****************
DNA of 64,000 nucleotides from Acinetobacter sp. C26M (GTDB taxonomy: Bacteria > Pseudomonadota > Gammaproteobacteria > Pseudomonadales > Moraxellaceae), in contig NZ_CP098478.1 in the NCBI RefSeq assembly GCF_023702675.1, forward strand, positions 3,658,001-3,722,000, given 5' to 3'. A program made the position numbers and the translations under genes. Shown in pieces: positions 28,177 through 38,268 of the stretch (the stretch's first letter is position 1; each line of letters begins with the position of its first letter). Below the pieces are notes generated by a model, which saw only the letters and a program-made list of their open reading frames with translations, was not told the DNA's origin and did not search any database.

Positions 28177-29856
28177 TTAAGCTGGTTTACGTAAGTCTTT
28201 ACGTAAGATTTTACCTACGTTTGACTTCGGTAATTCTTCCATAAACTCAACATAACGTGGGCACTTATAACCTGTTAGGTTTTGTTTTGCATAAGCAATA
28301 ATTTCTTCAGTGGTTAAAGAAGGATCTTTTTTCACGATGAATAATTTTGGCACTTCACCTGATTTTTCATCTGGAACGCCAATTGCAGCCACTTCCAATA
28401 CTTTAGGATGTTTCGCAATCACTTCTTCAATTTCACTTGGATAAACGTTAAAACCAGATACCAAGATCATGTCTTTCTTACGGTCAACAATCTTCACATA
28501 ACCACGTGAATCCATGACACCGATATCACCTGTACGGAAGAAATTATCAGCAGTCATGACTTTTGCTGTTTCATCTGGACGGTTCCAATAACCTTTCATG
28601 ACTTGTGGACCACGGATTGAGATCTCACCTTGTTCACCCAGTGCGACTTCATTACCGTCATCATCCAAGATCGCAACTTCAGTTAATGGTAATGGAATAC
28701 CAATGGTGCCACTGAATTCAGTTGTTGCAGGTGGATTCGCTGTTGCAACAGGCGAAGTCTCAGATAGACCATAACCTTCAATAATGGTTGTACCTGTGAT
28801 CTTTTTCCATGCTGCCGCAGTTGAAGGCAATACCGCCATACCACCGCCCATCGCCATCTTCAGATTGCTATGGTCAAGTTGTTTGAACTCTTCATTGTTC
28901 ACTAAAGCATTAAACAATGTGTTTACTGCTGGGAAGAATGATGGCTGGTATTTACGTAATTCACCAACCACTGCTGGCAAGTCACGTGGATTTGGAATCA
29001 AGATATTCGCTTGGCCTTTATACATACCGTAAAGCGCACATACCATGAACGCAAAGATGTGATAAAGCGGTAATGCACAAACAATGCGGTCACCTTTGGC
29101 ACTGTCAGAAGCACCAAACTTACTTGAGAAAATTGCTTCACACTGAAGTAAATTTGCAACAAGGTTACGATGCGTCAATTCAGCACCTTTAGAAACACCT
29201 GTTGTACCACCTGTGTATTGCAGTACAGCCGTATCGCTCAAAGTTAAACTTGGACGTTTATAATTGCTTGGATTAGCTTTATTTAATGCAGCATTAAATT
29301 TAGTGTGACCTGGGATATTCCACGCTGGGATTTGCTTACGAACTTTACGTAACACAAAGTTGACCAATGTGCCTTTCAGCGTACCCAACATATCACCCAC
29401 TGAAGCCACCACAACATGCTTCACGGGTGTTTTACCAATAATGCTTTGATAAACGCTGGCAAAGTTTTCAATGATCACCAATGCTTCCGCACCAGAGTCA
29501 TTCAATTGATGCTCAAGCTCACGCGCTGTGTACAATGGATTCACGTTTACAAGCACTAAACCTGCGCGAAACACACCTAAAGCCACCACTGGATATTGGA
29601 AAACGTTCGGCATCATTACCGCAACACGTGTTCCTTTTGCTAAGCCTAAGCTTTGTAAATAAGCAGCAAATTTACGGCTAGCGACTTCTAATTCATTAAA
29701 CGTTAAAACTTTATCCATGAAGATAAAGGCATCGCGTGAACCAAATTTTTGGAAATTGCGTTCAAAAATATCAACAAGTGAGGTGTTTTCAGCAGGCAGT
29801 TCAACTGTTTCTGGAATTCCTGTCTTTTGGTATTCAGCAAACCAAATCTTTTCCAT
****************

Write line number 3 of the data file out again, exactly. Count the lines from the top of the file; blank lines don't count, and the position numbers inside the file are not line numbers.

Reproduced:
28177 TTAAGCTGGTTTACGTAAGTCTTT